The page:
Live Wire (electricity) - Cables


Armoured cables with two rubber-insulated conductors in a flexible metal sheath were used as early as 1906, and were considered at the time a better method than open knob-and-tube wiring, although much more expensive.

The first polymer-insulated cables for building wiring were introduced in 1922. These were two or more solid copper electrical wires with rubber insulation, plus woven cotton cloth over each conductor for protection of the insulation, with an overall woven jacket, usually impregnated with tar as a protection from moisture. Waxed paper was used as a filler and separator.

Over time, rubber-insulated cables become brittle because of exposure to atmospheric oxygen, so they must be handled with care, and are usually replaced during renovations. When switches, outlets or light fixtures are replaced, the mere act of tightening connections may cause hardened insulation to flake off the conductors. Rubber insulation further inside the cable often is in better condition than the insulation exposed at connections, due to reduced exposure to oxygen.

Rubber insulation was hard to strip from bare copper, so copper was tinned, causing slightly more electrical resistance. Rubber insulation is no longer used for permanent wiring installations, but may still be used for replaceable temporary cables where flexibility is important, such as electrical extension cords.

About 1950, PVC insulation and jackets were introduced, especially for residential wiring. About the same time, single conductors with a thinner PVC insulation and a thin nylon jacket (e.g. US Type THN, THHN, etc.) became common.

The simplest form of cable has two insulated conductors twisted together to form a unit; such unjacketed cables with two or three conductors are used for low-voltage signal and control applications such as doorbell wiring. In North American practice, an overhead cable from a transformer on a power pole to a residential electrical service consists of three twisted (triplexed) wires, often with one being a bare wire made of copper (protective earth/ground) and the other two being insulated for the line voltage (hot/live wire and neutral wire). For additional safety, the ground wire may be formed into a stranded co-axial layer completely surrounding the phase conductors, so that the outmost conductor is grounded.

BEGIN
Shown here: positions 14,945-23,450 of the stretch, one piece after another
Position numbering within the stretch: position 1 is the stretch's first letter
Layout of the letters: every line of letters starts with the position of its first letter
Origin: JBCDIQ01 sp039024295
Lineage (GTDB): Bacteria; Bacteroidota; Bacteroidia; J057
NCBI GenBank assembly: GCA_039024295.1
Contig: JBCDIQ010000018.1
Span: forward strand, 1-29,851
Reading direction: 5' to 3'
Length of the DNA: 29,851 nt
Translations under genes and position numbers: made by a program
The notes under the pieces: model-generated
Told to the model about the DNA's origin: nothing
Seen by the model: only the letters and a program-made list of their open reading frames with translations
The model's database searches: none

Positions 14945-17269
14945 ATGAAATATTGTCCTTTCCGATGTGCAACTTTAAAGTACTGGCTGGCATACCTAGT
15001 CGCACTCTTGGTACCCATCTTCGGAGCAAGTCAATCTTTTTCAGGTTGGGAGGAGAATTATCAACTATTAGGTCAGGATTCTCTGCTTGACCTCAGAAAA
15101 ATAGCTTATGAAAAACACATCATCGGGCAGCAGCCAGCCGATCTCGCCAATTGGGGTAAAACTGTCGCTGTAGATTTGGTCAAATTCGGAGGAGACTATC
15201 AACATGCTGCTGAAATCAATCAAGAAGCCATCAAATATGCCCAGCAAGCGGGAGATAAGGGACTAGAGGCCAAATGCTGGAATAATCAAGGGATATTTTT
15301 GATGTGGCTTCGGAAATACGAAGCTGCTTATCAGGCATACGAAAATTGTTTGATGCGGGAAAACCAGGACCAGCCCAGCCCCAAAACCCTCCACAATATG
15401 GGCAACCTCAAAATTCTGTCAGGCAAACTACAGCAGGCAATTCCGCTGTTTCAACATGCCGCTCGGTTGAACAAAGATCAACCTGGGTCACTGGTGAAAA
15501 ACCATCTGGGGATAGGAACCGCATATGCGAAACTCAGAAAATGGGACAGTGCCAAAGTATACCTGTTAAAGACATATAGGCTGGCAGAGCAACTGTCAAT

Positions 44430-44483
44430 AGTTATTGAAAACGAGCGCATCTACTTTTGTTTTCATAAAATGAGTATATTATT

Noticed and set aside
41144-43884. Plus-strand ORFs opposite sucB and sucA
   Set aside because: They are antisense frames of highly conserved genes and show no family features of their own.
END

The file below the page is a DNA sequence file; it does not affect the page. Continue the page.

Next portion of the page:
Read more about this topic:  Live Wire (electricity)

Other articles related to "cables, cable":

Live Wire (electricity) - Cables - Modern Wiring Materials
... Modern non-metallic sheathed cables, such as (US and Canadian) Type NMB and NMC, consist of two to four wires covered with thermoplastic insulation and ... It is often called Romex cable, since the first of its type was manufactured by Rome Cable Division of Cyprus Mines, Rome, New York ... the electrical building wire assets of General Cable in 2001 ...
Cable Management - Computer Data Cabling, Structured Cabling, LAN Cabling
... Generally, one end of a cable is terminated in the data cabinet ... The other end of a cable ends at the desk ... The cable management needs at either end are different ...
Letting The Cables Sleep - Track Listing
... UK CD 1 single "Letting the Cables Sleep (single version)" - 433 "Letting the Cables Sleep (Nightmares On Wax remix)" - 524 "Letting the Cables Sleep (original demo)" - 436 UK CD 2 single "Letting the Cables Sleep (si ...
Cable Management - Cable Labeling
... Color-coding of cables is sometimes used to keep track of which is which ... Documenting and labeling cable runs, tying related cables together by cable ties, cable lacing, rubber bands or other means, running them through cable guides, and clipping or ... drop ceilings, hooks or trays are used to organize cables and protect them from electrical interference Planning is especially crucial for cables such as Thicknet that do not bend around corners easily and fiber ...
Shaft Passer
... A similar, unnamed and also unattested, mechanism allows one cable to pass through another without breaking either ... The device works by using a spoked, rimless wheel that allows cables to pass through as it rotates ... The ends of the spokes are widened, and the cable is held together by a short curved sleeve through which these spoke ends slide ...

Famous quotes containing the word cables:

    It is not a piece of fine feminine Spitalfields silk—but is of the horrible texture of a fabric that should be woven of ships’ cables & hausers. A Polar wind blows through it, & birds of prey hover over it. Warn all gentle fastidious people from so much as peeping into the book—on risk of a lumbago & sciatics.
    Herman Melville (1819–1891)

    On the bare upland pasture there had spread
    O’ernight ‘twixt mullein stalks a wheel of thread
    And straining cables wet with silver dew.
    Robert Frost (1874–1963)